Facebook Algo Found to Promote Holocaust Denial Content: Report  

Searching the term “Holocaust” on Facebook brought up Holocaust denial pages and groups, the report said.

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Facebook CEO and co-founder Mark Zuckerberg.
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Facebook's algorithm actively recommends Holocaust denial content, according to a new analysis released on Monday, 17 August, by the Institute for Strategic Dialogue (ISD), a UK-based counter-extremist organisation.

Holocaust denial has long been used as a means of attacking Jewish communities.

The researchers found that when a user follows public pages containing Holocaust denial content, Facebook "actively promotes" further Holocaust denial content to that user.

The investigation revealed that searching the term “Holocaust” on Facebook brought up Holocaust denial pages and groups.

From clicking through to these Holocaust denial pages, Facebook's recommendation algorithm led the ISD researchers to further Holocaust denial pages, said the report.

For the study, the researchers examined the extent to which Holocaust denial content is readily accessible across Facebook, Twitter, Reddit and YouTube.

They analysed the term 'Holohoax', which is commonly used by Holocaust deniers, for the research.

The paper identified 36 Facebook pages and groups, which are either specifically dedicated to Holocaust denial or which host Holocaust denial content. The Facebook pages and groups have a combined number of followers of 366,068.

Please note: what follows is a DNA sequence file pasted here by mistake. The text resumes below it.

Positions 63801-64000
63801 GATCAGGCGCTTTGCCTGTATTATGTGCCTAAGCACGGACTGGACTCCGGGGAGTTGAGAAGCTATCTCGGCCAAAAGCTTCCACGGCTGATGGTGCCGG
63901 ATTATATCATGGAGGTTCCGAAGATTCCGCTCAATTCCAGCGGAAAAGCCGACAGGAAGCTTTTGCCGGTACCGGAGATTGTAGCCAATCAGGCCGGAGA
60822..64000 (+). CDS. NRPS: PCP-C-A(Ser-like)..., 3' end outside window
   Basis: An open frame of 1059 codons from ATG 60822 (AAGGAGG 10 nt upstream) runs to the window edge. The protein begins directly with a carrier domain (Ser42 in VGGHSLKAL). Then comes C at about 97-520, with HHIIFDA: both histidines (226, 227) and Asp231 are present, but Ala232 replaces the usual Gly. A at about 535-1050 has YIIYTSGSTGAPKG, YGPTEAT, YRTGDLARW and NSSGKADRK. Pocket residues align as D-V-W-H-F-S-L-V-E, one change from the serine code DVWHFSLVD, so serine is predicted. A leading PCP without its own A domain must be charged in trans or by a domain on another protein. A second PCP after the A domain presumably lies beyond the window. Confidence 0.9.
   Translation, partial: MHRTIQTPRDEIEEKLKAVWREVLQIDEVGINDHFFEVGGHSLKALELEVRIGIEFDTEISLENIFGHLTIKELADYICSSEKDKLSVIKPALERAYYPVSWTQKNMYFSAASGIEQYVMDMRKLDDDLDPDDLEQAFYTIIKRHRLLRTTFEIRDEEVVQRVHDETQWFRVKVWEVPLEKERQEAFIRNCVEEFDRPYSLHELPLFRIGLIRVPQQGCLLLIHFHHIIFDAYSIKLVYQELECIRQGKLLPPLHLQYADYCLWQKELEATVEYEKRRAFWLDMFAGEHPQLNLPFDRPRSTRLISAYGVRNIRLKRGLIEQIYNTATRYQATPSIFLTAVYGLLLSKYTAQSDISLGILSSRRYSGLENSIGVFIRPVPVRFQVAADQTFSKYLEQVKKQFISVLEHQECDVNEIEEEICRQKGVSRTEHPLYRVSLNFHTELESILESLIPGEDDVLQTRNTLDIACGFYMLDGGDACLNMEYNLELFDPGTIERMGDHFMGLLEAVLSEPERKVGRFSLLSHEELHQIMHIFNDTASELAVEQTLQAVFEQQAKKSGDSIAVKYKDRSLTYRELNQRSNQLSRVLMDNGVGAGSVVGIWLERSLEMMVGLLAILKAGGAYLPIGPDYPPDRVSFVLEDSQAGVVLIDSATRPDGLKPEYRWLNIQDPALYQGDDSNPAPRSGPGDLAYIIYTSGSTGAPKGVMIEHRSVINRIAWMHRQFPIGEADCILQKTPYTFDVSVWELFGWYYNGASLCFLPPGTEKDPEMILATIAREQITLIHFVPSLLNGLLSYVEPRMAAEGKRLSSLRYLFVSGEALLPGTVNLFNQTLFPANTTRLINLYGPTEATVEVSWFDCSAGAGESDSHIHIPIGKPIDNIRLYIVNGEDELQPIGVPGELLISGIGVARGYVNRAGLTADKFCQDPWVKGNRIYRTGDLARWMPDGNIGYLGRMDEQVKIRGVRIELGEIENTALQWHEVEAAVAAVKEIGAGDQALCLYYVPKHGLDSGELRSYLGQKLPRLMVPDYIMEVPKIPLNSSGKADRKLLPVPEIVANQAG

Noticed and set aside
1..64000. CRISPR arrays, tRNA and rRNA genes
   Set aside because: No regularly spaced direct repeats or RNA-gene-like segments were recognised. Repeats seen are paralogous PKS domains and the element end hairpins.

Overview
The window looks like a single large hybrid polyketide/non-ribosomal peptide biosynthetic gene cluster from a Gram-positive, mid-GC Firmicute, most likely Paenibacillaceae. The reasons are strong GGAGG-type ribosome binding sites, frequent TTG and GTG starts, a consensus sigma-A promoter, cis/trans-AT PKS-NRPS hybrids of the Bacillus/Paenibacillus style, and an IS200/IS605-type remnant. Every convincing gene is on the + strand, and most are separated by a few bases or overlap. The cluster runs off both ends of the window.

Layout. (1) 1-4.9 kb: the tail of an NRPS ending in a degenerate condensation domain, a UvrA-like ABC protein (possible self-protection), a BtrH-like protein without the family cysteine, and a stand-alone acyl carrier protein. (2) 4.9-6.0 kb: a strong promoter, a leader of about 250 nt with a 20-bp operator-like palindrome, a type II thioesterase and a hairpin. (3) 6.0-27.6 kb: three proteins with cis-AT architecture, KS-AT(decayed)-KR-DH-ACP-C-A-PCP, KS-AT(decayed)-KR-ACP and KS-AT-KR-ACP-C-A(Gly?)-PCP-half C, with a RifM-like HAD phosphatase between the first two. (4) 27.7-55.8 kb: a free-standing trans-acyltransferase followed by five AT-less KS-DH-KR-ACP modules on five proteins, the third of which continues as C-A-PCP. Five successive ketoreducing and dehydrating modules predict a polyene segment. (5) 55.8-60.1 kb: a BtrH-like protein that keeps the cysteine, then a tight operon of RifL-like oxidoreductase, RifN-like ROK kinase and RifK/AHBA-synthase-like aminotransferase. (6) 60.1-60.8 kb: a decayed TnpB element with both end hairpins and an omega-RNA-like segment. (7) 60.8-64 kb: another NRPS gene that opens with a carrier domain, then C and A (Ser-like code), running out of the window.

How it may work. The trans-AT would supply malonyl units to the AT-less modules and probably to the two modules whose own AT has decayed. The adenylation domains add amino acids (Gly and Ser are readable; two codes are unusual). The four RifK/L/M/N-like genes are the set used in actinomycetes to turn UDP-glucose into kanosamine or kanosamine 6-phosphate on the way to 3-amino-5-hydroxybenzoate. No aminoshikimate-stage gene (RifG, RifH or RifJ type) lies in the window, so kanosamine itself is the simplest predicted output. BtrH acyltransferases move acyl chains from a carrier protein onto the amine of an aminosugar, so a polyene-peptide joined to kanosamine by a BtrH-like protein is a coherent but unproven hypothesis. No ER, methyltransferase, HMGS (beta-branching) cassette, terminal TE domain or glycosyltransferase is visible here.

The report comes amid growing demand from Holocaust survivors to remove such content from the social networking platform.

"We take down any post that celebrates, defends or attempts to justify the Holocaust. The same goes for any content that mocks Holocaust victims, accuses victims of lying, spews hate, or advocates for violence against Jewish people in any way," a Facebook spokesperson was quoted as saying in a statement by The Guardian.

The researchers also identified 2,300 pieces of content mentioning "Holohoax" on Reddit, 19,000 pieces of content on Twitter and 9,500 pieces of content on YouTube, all created between 1 June 2018 and 22 July 2020.

The researchers also found that Holocaust denial content reduced significantly in the past year on YouTube.

It demonstrated how appropriately applied content moderation policies can be effective in denying dangerous conspiracy theorists a public platform, said the study.

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